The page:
Figure 2: Betelgeuse seen with VLT/SPHERE-ZIMPOL before (January 2019) and during (December 2019) the Great Dimming. © ESO/M. Montargès et al.
Several hypotheses have been suggested to explain the unprecedented event. These include formation of a dust cloud, gigantic star spots, or an overlapping of the primary and secondary periods. The observed dimming was later confirmed in Infrared as well (Harper et al., 2021), complicating the mystery because the greater part of its radiation actually belongs to the infrared/near-infrared spectrum. Now, like all stars, Betelgeuse emits radiation at all parts of the electromagnetic spectrum, but the intensity at a given wavelength is governed by different factors. The surface temperature, for example, governs the peak observed in the thermal spectrum but there could be localised temperature changes on the surface (star spots), driven by large convection cells. Presence of dust and gas in the circumstellar environment affects the visible region and causes scattering in the UV. Any changes in pulsation also affects the different layers of the star, reflected as variations in different wavelengths. Moreover, these phenomena can happen together, further complicating the interpretation of observed radiation. In the context of Great Dimming of Betelgeuse, it therefore makes sense to ask whether it was a temporary, peripheral phenomenon (such as star spots or dust cloud), or something else, such as changes to the pulsation dynamics (which would likely affect the star as a whole). With this perspective, we investigated the light curve of the star prior to the dimming in all these wavelengths. We start by treating the star as a dynamical system.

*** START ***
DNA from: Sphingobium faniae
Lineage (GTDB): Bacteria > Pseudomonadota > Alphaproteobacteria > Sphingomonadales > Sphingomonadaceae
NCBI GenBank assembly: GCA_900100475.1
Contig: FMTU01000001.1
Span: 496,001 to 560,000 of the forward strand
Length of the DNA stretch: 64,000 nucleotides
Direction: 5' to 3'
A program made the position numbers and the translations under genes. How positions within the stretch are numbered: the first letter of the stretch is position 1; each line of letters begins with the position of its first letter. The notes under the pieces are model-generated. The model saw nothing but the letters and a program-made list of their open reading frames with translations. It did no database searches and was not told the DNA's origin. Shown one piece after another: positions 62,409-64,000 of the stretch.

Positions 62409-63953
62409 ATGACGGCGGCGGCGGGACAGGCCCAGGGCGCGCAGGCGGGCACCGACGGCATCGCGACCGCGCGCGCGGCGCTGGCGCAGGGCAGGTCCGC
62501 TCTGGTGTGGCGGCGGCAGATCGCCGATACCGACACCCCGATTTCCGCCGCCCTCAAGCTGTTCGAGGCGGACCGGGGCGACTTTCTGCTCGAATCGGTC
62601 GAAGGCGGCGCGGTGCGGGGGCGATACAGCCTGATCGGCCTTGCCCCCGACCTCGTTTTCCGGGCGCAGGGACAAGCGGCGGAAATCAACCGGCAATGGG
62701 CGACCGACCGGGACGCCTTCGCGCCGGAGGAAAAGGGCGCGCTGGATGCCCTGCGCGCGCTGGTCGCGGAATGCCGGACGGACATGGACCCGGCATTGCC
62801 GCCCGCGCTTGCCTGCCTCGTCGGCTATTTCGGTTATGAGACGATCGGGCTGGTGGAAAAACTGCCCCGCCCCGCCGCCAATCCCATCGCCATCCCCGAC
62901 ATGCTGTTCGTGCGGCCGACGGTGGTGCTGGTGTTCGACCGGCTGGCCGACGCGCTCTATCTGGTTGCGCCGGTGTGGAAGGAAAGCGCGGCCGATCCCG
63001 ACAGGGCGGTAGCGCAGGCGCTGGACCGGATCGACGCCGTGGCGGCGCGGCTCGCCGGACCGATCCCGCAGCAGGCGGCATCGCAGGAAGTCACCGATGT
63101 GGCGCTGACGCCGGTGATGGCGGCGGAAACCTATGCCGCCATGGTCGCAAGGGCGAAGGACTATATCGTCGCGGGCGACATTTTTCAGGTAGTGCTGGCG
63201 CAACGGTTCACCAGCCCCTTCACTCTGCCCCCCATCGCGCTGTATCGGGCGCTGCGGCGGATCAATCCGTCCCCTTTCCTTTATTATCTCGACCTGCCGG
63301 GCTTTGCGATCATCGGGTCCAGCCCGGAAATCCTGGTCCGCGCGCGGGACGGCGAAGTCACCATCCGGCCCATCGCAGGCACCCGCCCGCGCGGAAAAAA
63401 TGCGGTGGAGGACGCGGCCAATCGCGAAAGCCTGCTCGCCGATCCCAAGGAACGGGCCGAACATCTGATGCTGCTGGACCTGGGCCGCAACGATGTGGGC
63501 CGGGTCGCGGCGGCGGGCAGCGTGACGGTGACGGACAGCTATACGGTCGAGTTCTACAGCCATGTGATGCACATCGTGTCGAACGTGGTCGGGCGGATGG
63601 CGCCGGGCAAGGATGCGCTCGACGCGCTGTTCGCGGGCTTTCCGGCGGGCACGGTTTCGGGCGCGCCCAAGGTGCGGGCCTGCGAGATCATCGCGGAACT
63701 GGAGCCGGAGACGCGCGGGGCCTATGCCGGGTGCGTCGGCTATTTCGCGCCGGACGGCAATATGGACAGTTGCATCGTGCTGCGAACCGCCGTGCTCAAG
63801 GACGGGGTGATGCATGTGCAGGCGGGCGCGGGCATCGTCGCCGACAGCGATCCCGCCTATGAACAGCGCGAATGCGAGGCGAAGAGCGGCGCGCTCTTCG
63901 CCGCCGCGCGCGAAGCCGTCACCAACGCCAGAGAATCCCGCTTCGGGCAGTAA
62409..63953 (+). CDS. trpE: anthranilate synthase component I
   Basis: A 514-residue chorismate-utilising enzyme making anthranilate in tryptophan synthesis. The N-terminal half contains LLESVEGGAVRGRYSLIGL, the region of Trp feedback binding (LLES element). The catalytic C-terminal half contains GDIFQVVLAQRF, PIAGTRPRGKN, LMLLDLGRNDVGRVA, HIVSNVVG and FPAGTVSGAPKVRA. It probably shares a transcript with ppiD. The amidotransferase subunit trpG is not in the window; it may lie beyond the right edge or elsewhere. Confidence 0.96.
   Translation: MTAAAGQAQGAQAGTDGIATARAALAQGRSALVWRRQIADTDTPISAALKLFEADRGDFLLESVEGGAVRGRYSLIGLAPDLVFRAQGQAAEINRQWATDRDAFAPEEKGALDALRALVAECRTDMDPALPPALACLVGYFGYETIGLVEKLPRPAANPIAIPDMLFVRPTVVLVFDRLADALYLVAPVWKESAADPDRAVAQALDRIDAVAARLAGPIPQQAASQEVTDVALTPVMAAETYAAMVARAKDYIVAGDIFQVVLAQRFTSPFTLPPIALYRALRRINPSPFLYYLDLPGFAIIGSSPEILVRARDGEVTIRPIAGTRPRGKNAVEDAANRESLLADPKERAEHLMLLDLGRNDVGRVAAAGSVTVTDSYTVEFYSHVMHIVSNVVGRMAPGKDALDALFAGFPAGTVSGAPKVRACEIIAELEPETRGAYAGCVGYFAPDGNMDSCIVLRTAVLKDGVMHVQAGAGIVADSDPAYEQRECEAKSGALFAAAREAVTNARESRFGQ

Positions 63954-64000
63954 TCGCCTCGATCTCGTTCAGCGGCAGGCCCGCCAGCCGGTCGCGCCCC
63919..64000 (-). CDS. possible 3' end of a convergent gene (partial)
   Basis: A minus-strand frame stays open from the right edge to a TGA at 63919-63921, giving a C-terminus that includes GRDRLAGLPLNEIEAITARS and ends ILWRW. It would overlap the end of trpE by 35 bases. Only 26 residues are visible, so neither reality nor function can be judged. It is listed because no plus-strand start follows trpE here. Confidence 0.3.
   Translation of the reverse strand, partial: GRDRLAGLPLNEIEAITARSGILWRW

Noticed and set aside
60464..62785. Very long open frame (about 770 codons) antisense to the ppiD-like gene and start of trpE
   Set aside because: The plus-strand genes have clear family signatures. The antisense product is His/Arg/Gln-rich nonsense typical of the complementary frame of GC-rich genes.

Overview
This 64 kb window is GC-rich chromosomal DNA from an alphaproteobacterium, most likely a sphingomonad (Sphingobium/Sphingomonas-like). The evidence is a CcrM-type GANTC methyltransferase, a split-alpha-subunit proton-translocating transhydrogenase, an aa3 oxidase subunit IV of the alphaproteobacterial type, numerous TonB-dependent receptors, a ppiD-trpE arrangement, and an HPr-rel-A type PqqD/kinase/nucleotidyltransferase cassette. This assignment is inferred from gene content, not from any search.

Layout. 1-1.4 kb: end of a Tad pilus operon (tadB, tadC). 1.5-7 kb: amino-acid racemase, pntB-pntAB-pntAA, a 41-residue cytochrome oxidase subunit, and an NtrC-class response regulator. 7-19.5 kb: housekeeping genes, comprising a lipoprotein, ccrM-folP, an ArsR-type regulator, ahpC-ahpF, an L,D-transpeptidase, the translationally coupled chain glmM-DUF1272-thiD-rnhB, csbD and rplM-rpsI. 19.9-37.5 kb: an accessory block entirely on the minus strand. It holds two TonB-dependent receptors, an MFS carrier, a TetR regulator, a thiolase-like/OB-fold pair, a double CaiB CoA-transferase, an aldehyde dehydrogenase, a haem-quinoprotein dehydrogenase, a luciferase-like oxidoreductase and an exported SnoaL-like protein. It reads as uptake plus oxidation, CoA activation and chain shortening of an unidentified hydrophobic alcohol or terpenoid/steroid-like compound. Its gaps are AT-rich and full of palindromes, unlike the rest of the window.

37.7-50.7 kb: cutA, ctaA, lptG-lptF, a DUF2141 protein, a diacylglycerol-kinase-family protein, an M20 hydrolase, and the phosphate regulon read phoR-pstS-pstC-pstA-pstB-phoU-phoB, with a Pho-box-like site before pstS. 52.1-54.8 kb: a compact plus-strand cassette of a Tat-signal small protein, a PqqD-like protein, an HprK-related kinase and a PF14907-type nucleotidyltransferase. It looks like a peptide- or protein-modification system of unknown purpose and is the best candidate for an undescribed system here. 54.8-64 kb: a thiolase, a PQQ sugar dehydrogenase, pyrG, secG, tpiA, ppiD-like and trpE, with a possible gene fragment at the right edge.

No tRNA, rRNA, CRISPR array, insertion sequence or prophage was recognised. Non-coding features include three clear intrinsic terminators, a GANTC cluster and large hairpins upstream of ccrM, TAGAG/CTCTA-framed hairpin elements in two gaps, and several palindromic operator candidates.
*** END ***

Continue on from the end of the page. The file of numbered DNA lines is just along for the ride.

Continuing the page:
Multistable dynamical systems
Loosely speaking, a dynamical system is one that evolves in time according to a set of predefined rules. Mathematically, it is a system whose behaviour in time is described by a set of differential equations, subject to some parameters and initial conditions (and external influences). Swinging pendula, celestial bodies in motion, population growth in ecosystems, neuronal synapses, etc., can all be studied as dynamical systems. Some of these systems can exist in one of many possible states. Such multi-stable systems are very interesting and can serve as models of real systems. Let us understand them with the help of a toy model with two possible stable states as illustrated in figure 3:
Figure 3: Schematic representation of a multistable dynamical system. It can be in any state on the curve depending on parameters and initial state, etc. But given enough time, it will occupy either of the stable states, A or B (indicated by the green ball).